Khabbi Got Back (Problems)

In case you've been living in a bomb shelter for the last twenty-four hours, the news bears repeating. Nikolai Khabibulin missed last night's game with the Blackhawks with a bad back. A back so bad that he could not even be trusted to sit on the bench and a flareup so sudden the Oilers didn't have time to bring Devan Dubnyk over from Springfield, leading the Oilers to give an amateur try-out deal to twenty-year-old Torrie Jung, a former seventh-rounder of the Tampa Bay Lightning and a mediocre goaltender on a worse-than-mediocre WHL team, the Edmonton Oil Kings.

Perhaps most aggravating is the fact that we know so little, still, about Khabibulin's injury. This isn't his first brush with the injured reserve, as Blackhawks fans still grieving over Cristobal Huet could tell you. We knew that he had a history of such things when he signed (whether Tambellini knew is another, very good question). But even in the cold light of Sunday afternoon the powers that be have deigned to give us very little information. CBS Sportsline hits the nail on the head when they say that Khabibulin's status is "uncertain": nobody in the Edmonton media seems to know what's going on beyond "day-to-day, his back hurts" and certainly the Oilers aren't talking. Our sole clue: The Oilers recent callup of Devan Dubnyk, which suggests "bad".

 

Not that a lack of transparency regarding injuries is new to the Oilers, of course. From "surprise! Fernando's colitis is back!" to the vague mumblings about the "pubis thing" that's kept Marc Pouliot out a quarter of the season already, less appears to be more to the Oilers' front office, this season in particular. Khabibulin's missed games last year were down to the classic Lower Body Injury, which at least means this isn't a recurrence, but on the other hand Khabibulin missed twelve games in 2007-08 with back spasms and anybody who's had back problems can tell you in detail how they can flare up.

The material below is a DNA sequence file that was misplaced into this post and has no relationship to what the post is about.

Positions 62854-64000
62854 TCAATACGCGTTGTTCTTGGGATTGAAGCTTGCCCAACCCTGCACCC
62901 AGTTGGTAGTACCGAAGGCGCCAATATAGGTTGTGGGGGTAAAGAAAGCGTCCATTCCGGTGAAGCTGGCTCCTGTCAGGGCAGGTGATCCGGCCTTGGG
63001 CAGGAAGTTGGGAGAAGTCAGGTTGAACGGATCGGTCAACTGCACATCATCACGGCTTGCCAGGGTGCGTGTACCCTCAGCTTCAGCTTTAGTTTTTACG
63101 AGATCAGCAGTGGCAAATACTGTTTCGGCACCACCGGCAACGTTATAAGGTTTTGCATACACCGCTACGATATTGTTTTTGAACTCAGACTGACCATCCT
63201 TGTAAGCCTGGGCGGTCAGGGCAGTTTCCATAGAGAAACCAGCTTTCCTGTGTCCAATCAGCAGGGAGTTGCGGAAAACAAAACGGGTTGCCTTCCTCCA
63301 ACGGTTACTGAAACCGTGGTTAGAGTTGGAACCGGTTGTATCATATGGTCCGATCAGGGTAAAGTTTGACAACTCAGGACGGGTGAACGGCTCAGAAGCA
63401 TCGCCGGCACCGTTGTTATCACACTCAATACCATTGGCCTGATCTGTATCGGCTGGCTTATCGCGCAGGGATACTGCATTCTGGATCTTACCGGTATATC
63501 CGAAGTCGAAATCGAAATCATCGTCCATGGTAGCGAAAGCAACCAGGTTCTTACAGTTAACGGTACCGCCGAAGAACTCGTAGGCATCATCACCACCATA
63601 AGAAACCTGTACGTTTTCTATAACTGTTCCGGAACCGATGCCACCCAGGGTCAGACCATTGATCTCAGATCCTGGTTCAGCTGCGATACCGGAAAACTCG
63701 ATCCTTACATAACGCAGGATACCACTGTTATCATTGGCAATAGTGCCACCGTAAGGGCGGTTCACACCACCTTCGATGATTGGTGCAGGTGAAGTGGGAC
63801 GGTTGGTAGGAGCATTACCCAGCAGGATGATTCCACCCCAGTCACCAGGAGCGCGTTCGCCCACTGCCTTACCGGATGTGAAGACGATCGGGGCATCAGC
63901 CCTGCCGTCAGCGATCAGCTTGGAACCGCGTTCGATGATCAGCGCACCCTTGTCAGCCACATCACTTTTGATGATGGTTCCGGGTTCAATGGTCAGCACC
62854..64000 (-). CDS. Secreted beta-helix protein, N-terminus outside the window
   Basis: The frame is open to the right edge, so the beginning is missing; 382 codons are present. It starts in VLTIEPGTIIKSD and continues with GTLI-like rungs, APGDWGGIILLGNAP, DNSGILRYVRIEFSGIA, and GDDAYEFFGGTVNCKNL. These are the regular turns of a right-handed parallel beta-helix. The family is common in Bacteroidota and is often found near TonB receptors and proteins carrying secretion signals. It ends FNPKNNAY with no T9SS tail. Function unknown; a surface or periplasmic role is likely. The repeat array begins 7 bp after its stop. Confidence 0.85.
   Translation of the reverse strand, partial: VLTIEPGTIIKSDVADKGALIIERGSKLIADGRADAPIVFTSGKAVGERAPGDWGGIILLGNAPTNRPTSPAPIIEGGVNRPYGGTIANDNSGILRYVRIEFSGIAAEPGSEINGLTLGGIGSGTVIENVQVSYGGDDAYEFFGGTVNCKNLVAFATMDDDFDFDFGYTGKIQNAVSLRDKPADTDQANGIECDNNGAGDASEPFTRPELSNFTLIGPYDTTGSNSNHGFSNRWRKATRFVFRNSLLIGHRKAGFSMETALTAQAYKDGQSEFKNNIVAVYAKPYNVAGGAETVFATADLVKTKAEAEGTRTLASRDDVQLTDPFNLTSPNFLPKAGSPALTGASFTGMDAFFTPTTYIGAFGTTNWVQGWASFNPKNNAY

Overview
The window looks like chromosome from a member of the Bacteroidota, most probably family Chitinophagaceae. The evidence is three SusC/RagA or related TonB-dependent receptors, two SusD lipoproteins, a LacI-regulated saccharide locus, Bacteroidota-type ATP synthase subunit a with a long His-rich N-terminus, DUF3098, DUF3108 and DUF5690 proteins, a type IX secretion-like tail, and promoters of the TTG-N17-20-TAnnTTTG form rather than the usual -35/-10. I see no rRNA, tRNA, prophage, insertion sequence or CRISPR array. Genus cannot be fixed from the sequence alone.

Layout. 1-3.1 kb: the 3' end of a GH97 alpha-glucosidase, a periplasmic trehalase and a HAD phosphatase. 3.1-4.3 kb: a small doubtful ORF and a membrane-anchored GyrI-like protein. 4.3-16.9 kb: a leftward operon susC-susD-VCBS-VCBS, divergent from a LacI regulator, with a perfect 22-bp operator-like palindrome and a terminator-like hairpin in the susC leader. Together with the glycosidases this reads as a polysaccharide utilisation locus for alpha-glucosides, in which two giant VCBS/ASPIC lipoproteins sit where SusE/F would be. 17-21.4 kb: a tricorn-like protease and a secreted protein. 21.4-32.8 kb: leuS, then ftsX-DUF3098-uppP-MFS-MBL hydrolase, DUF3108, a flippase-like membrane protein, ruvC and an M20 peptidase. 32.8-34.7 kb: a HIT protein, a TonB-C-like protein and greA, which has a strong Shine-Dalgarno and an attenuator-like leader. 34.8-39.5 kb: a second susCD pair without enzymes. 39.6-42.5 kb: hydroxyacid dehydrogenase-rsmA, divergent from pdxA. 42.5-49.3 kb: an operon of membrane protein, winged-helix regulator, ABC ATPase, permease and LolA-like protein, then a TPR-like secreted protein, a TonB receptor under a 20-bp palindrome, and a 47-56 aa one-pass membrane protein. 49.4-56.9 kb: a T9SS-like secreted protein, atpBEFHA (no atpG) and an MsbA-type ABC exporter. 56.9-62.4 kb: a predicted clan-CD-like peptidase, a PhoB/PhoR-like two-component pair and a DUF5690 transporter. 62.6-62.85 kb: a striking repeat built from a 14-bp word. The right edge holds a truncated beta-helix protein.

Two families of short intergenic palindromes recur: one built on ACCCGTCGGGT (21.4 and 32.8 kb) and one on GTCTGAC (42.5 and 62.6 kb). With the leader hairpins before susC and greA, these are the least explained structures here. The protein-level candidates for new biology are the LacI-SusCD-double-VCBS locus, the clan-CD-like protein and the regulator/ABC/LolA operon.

Lots of professional athletes suffer back spasms at some point in their career and never have a problem again. A few of them endure back injuries and are never the same. Khabibulin is an athletic goaltender who famously exerts himself on the ice so much that his sweat is a running gag, and though I'm not a doctor that doesn't sound like a good sign for avoiding chronic back problems.

Of course, Khabibulin has had several other injuries, particularly over the last decade: he may be the most oft-injured starting goaltender in the NHL. So perhaps this isn't a chronic back problem and his body is just made of glass.

Hooray?

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